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  • $\begingroup$ I have to say this is more what I had in mind. One can immediately ready what this does, superficially it's similar to the example I provided in my question. Would you say there are any limitations with this approach? I ask as you said kglr's solution is more general. $\endgroup$
    – Q.P.
    Sep 27 '20 at 22:12
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    $\begingroup$ @Q.P. This method is also general, but if your table had many, many columns and you were going to modify a lot of them, kglr's code would save some typing, $\endgroup$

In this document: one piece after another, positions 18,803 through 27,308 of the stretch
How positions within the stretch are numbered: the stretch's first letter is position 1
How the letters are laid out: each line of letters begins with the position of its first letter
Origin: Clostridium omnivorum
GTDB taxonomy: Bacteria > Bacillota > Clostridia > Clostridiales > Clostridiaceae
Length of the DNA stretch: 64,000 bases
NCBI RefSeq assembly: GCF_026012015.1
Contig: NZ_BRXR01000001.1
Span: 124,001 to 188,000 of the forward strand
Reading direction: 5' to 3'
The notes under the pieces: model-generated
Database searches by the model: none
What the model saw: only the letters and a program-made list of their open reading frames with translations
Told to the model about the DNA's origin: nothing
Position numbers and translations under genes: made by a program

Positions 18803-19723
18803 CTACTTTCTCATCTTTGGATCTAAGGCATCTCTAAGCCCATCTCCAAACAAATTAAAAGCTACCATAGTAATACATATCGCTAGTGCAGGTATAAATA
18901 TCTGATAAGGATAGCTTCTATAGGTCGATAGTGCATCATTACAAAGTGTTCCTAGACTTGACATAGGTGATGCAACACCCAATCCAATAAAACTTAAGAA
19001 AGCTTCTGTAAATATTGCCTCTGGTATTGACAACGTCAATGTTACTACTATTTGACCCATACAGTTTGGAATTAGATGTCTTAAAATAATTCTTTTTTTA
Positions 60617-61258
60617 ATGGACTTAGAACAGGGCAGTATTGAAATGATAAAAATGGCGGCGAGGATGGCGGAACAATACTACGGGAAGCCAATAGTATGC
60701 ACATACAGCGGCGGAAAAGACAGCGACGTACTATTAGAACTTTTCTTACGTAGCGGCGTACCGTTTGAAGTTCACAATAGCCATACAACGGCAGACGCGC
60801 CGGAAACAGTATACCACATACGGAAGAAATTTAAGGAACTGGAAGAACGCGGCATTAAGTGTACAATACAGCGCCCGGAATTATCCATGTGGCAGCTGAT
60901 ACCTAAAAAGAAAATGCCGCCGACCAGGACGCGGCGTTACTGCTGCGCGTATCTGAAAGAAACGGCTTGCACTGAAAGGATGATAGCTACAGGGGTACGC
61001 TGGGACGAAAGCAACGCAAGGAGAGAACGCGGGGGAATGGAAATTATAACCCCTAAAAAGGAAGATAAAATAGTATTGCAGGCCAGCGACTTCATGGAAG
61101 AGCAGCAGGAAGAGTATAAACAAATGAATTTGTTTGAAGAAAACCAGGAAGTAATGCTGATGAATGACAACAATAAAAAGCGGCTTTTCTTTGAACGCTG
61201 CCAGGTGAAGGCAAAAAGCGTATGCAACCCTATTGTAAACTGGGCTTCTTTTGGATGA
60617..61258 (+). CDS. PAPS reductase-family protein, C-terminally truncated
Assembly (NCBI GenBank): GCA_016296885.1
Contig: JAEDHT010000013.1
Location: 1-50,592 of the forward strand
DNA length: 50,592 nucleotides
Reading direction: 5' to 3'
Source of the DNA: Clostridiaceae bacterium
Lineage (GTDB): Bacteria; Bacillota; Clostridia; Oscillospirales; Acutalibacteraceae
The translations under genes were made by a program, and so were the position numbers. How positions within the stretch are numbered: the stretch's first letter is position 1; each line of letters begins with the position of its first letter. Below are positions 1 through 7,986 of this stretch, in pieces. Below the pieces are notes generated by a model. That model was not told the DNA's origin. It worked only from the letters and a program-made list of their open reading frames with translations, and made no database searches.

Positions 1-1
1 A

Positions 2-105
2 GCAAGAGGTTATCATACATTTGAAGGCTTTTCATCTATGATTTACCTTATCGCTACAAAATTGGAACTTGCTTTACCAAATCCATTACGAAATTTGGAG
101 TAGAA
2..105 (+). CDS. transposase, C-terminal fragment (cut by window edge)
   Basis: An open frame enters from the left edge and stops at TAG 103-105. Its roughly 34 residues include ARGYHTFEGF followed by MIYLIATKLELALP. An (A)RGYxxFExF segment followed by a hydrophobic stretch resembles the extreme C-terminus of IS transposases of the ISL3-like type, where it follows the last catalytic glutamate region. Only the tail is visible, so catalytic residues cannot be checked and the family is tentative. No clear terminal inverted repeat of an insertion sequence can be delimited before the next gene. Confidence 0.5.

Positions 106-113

– m_goldberg
    Sep 27 '20 at 22:22
  • $\begingroup$ The Query method is very nice. Is there a simple way to achieve the same thing for rows? ( e.g. Transpose[ Query[All, {1 -> foo, 2 -> bar, 4 -> Sqrt}]@Transpose[myTable]] ) $\endgroup$ Sep 29 '20 at 18:55
  • $\begingroup$ @CraigCarter. I don't understand how your comment relates to my answer. It seems to be new question rather than a comment. $\endgroup$
    – m_goldberg
    Sep 29 '20 at 20:35
  • $\begingroup$ @m_goldberg it is probably a new question because it pertains to rows. Nevertheless, if your answer could be generalized here, it would be instructive for others, I think. $\endgroup$ Sep 29 '20 at 21:19